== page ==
Sunset in the Drakensberg Mountains
Photo by: Jethro Watson

Many of these ideas have been explained by Dr Jordan Peterson and I would like to credit him for the articulation of these ideas, specifically: the idea of ‘what matters’ and the idea of ‘resentment towards being’. I encourage you to visit his YouTube Channel and invest some time listening to the lectures on ‘The Psychological Significance of the Biblical Stories: https://www.youtube.com/user/JordanPetersonVideos/featured

Episode 1: The Road to Paradise

Finders Keepers, 7a+ Photo by: Dan Bates

They say a good place to start is at the beginning, but perhaps that’s too far back. The beginning can only really be understood in the context of the now, it being a memory after all. That context is the nexus of this journey, the day my life changed, as epic as that sounds.

So where to begin then, well perhaps not the beginning but at least we should have a reference point, an understanding of what life looked like before the fall. A fall from Paradise into Hell. So this is what paradise looked like for me at the time.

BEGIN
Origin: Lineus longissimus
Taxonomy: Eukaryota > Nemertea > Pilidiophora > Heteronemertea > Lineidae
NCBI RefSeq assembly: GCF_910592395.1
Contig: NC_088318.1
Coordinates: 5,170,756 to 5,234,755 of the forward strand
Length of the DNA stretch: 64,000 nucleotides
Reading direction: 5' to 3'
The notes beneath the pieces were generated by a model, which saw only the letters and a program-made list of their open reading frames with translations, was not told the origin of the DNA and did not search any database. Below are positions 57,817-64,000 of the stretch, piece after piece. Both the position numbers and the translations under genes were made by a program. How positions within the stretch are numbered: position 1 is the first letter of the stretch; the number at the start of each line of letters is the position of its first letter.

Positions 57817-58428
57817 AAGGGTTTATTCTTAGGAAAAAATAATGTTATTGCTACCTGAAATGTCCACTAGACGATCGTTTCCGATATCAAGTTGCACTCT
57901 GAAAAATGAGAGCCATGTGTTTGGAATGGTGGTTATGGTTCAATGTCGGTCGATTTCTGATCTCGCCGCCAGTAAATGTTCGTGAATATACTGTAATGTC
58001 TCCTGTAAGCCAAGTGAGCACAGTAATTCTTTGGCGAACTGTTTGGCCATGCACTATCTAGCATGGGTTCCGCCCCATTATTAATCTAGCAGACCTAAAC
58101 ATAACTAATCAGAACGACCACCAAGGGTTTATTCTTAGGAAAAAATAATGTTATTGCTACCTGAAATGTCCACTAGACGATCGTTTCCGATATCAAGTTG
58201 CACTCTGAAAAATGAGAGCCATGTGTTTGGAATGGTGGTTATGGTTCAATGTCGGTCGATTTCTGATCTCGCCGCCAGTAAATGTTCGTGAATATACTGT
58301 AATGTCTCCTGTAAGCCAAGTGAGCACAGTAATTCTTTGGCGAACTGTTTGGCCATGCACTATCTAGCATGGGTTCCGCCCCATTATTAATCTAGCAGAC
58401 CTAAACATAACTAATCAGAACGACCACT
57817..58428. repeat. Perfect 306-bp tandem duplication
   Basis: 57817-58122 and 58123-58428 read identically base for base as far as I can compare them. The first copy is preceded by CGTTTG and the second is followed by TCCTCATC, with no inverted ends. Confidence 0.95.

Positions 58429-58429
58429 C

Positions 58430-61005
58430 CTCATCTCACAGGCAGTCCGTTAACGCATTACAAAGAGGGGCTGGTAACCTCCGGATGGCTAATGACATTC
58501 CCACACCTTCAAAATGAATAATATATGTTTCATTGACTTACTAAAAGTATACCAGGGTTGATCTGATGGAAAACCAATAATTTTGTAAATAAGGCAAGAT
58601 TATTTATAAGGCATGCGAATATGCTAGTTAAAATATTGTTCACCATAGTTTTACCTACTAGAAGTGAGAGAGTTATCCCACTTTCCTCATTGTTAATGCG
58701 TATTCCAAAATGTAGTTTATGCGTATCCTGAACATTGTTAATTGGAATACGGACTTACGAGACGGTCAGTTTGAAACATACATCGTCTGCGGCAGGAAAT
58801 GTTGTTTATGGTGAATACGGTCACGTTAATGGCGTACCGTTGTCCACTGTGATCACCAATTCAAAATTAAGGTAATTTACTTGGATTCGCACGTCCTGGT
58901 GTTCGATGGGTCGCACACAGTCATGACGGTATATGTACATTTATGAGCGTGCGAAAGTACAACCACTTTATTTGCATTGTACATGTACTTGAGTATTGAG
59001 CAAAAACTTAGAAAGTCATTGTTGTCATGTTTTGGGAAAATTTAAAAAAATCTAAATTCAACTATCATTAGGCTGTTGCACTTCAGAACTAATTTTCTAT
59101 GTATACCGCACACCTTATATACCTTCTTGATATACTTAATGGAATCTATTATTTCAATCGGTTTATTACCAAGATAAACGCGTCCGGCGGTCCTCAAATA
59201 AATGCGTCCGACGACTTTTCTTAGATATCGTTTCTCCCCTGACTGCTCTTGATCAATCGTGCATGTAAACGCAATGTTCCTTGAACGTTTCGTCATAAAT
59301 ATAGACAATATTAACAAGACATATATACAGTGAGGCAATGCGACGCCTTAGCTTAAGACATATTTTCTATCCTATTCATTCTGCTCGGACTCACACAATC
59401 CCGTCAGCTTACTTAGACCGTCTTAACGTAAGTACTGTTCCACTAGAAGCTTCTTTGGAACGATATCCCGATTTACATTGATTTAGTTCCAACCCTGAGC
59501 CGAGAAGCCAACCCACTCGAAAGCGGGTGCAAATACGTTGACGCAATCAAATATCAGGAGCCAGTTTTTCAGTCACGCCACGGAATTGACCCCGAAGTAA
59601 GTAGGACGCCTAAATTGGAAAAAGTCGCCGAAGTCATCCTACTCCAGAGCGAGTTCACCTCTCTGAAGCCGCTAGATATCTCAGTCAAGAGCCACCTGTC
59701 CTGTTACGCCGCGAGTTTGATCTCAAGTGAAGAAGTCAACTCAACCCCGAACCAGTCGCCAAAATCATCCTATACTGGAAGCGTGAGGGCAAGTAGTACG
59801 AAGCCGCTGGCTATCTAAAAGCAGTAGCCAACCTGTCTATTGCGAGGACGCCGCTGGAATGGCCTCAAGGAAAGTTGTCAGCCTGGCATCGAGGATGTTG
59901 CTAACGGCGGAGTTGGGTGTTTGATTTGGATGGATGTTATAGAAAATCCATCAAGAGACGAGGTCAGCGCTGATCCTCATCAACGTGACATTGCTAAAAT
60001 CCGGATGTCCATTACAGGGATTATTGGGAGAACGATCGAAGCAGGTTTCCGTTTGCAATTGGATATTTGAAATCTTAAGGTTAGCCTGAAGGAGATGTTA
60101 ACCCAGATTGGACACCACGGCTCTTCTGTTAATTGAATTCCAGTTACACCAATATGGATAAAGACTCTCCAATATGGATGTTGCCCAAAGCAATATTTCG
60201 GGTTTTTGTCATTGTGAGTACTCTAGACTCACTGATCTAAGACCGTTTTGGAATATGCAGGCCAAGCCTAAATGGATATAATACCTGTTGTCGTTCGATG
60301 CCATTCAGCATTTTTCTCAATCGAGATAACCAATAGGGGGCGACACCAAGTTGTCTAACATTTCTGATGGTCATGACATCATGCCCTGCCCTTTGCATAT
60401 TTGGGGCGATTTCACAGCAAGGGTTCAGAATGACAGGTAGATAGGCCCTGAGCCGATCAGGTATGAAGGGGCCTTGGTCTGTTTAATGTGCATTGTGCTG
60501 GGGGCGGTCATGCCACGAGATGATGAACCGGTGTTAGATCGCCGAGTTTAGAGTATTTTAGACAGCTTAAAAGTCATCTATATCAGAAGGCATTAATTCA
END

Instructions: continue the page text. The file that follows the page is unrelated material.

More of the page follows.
Some 8 or 9 years ago I was on the road, nomadic in some sense, a recurring theme in my life. I was born in Cape Town and lived there for 25 years until my life fell apart after a breakup, a dwindling social circle, and economic collapse and depression. The company I was working for ‘asked’ if I wanted to go work in Port Elizabeth, so naturally off I went. This turned out to be a time of rebuilding and experimenting, it lead me to many odd chance encounters and perhaps too many hangovers. As work dried up in Port Elizabeth I found myself moving to Pretoria, again for the same construction company. This time however I was more optimistic than the move from Cape Town to Port Elizabeth, keen to see where the wind blew, perhaps keen to keep running as well. Running from what, I wasn’t quite sure. Having no friends there, I did what was necessary to make some, I searched for things to do. The thing I found was The Barn, a small homely climbing gym east of Pretoria on a smallholding, surrounded but not much but grassland. Here I met James, his dreadlocks and smile were all I needed to decide to invest some time there.